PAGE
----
It’s all about the base, no trouble

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Opinion: Like Trump, Netanyahu’s voters do not necessarily love him but they like what he does, but unlike America, there is no decisive factor here, to prevents political deadlock and would-be leaders must scramble for those elusive votes

Nahum Barnea – www.ynetnews.com

The U.S. presidential election campaign officially gets underway on Monday, kicking off as it always does in Iowa, a small Midwestern state where the vast majority of the residents are white and their area of specialization is growing wheat.

 

Iowa is not America, but every four years the eyes of the nation turn upon it.

Democratic party activists were to gather Monday in sports halls and community centers across the state for caucuses to discuss their options for presidential candidate. (The Republicans are sticking with the incumbent.)

This is a strange ritual, more akin to a youth movement debate than presidential primary. There are no polling stations and voting is done in stages, with activists trying to persuade one another how to vote.

The result is only important in one sense, seemingly giving momentum to the winning candidate and deflating their defeated rivals.

But this is only seemingly, for at the next stop, in the small state of New Hampshire, everything could change.

According to the polls, Democratic Iowa’s favored candidate is Bernie Sanders, a 78-year-old Brooklyn native who looks, sounds and mainly screams like a 78-year-old Brooklyn native.

He was the first candidate for one of the two major American parties to declare that he was a socialist and has also strongly criticized Israel. This would be a Jewish president who would not rush to pray in Jerusalem.

In the past, a candidate like Sanders had no chance – he was too radical, too old, too in your face.

But the age of social networking has changed the rules of the game, not in the center but on the margins, where his base lives.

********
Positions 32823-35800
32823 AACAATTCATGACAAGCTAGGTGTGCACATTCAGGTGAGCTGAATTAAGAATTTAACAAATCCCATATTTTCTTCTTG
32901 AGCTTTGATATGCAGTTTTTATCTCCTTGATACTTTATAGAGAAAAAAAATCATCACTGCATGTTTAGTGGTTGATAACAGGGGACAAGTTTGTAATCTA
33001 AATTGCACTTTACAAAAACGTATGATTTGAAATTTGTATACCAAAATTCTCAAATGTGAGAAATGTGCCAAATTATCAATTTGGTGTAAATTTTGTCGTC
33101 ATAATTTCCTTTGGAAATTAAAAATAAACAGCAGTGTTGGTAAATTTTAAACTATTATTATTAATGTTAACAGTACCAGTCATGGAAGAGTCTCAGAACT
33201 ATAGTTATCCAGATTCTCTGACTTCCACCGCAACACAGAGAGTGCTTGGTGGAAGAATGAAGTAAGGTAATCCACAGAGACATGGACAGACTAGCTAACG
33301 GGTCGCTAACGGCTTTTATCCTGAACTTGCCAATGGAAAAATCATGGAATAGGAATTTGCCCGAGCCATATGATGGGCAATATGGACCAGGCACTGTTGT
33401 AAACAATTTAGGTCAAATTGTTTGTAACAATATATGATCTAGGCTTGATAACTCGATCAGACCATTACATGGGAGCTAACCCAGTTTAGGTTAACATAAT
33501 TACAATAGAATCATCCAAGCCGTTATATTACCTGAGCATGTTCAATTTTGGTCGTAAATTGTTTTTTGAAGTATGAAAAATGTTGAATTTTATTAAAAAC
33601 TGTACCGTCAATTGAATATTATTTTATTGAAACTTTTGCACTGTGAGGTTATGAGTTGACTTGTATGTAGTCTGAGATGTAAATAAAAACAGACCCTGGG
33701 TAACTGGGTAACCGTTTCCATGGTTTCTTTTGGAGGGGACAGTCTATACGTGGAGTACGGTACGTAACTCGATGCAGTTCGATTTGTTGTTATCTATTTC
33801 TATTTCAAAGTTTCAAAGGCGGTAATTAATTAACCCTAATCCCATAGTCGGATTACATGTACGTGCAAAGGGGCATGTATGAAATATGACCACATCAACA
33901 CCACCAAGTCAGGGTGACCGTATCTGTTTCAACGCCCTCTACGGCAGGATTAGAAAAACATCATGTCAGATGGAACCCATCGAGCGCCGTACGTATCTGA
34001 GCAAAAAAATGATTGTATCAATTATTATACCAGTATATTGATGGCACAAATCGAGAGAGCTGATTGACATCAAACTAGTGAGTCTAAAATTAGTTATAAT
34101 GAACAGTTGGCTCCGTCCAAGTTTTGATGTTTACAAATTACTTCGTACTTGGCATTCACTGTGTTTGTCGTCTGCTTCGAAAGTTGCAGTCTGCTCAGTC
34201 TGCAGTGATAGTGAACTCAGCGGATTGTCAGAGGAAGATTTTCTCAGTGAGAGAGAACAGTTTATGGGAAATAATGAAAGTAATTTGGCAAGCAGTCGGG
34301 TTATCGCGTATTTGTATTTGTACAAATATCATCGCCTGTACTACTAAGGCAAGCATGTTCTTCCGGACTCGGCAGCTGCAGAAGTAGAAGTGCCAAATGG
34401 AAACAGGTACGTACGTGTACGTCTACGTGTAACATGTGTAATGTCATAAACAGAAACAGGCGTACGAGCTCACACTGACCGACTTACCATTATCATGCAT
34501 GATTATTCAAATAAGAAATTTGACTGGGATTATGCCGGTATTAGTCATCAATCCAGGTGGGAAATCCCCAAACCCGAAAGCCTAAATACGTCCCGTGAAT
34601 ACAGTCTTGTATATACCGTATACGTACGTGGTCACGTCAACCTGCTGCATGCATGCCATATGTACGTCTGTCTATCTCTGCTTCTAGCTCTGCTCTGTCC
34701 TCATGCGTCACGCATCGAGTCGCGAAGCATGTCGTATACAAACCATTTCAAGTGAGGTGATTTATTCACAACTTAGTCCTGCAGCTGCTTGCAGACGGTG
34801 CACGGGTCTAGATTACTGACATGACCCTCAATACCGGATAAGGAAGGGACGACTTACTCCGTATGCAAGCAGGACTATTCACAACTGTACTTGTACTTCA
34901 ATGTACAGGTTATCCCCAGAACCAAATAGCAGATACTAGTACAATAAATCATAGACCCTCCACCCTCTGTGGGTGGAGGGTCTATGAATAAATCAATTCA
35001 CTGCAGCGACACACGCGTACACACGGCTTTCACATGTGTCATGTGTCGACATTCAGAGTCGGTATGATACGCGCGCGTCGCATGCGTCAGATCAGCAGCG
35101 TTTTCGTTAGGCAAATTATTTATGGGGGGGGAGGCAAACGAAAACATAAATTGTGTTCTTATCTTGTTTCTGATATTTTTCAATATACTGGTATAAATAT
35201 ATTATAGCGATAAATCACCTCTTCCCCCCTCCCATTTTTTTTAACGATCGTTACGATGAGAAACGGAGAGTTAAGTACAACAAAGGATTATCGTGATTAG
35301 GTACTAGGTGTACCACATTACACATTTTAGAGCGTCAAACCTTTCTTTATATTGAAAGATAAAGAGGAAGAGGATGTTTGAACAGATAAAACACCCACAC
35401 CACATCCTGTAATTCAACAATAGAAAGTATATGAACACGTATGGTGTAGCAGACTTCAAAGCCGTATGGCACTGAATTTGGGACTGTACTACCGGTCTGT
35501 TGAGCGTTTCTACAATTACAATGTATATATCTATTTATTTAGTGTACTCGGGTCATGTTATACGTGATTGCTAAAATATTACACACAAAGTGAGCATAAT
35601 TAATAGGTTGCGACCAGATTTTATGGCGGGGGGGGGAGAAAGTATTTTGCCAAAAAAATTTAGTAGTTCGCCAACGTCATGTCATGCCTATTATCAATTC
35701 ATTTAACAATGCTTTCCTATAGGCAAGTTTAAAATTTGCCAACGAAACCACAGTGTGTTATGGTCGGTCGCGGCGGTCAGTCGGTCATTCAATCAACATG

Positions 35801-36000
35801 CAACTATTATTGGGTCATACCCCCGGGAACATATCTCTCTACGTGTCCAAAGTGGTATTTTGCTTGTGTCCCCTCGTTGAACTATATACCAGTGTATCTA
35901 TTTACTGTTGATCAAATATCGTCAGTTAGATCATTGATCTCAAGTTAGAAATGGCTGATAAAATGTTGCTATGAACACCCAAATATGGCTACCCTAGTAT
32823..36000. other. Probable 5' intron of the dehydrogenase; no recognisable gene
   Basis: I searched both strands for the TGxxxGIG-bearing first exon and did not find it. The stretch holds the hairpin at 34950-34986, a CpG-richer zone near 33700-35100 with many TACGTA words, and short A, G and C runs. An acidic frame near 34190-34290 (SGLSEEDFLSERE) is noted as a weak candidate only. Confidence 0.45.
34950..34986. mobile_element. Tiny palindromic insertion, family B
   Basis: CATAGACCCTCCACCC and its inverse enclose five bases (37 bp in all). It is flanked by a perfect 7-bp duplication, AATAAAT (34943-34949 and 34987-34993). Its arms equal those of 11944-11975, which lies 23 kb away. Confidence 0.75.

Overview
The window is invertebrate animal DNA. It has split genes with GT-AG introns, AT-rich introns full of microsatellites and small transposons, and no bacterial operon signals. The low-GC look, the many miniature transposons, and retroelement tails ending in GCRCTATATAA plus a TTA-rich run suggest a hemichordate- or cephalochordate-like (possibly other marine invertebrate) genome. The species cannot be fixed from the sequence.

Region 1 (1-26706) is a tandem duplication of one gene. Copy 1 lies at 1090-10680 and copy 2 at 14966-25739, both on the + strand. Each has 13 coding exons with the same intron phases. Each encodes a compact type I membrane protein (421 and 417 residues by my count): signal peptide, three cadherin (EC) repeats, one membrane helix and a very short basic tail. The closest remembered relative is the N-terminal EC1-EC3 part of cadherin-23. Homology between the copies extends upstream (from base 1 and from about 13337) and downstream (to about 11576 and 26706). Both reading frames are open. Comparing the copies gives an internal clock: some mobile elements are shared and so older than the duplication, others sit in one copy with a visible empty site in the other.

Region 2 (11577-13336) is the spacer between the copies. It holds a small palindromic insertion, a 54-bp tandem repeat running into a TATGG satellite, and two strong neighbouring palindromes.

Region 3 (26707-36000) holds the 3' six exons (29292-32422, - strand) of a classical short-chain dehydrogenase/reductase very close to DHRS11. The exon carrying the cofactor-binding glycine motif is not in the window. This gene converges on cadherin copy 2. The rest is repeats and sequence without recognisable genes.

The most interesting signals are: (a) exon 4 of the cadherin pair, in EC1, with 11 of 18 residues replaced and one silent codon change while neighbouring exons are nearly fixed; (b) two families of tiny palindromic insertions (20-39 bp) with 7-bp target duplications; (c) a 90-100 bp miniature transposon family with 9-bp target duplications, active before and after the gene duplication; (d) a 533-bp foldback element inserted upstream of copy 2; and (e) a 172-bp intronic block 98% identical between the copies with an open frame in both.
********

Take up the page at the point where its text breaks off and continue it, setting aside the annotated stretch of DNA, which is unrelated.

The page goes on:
Bernie Sanders is a mirror image of Donald Trump. Both are populists, one on the extreme right and the other on the extreme left.

American voters, tired of the political correctness, corruption and manipulation from veteran politicians, are being drawn to whom they perceive as authentic.

And even when they are lying, Sanders and Trump’s lies seem authentic.

Trump’s support is holding, just like that of his Israeli friend Benjamin Netanyahu.

The revelations about him withholding aid to force the Ukrainian government to help him bring down his rival Joe Biden did not in any way affect his status in the polls.

U.S. peace plan is unveiled at the White House

(Photo: EPA)

The impeachment trial did not make his supporters cross party lines, much like the indictments against Netanyahu.

The Politico website appealed to Trump supporters among its readers with an interesting suggestion: Tell us why you support him.

Surprisingly, most respondents criticized Trump, but nevertheless decided to vote for him. They justified their decision by quoting the economic situation, the fight against illegal immigration, their antipathy towards his rivals.

In other words, not everyone who votes for Trump is a fan, just like not everyone in Israel who votes for Likud loves Netanyahu.

But after three years of Trump in America and after 10 years of Netanyahu in Israel, skeptical voters are still in no hurry to switch parties.

Some Israelis are sure that everything that happens in American politics is wonderful and want to recreate that at home. But they are wrong; America’s elections are corrupt and controlled by big money.

The system is also flawed, and U.S. presidential elections effectively only take place in five or six swing states – which is better than in Israel, where the two biggest parties are deadlocked.

Netanyahu succeeded in creating a bloc of parties committed to him, whose voter base comprises almost half of the electorate. He failed, however, to create a party to the left of Likud that could pull in votes from his main rival Blue & White and bring him the coveted support of 61 MKs, something which he also failed to do in the two national elections of 2019.

The third election in 12 months, on March 2, will be different. After two futile rounds of voting, Yisrael Beytenu Avigdor Lieberman seems to have concluded that he can no longer sit on the sidelines.

He is now talking about an alternative government, which, if I understand correctly, would be a minority government of Blue & White, Labor and Yisrael Beytenu. The predominantly Arab Joint List is apparently not invited.

Ultimately, this coalition is short of four MKs to have the support of more than half of the Knesset. It’s just not clear where they will get them from.

 

 

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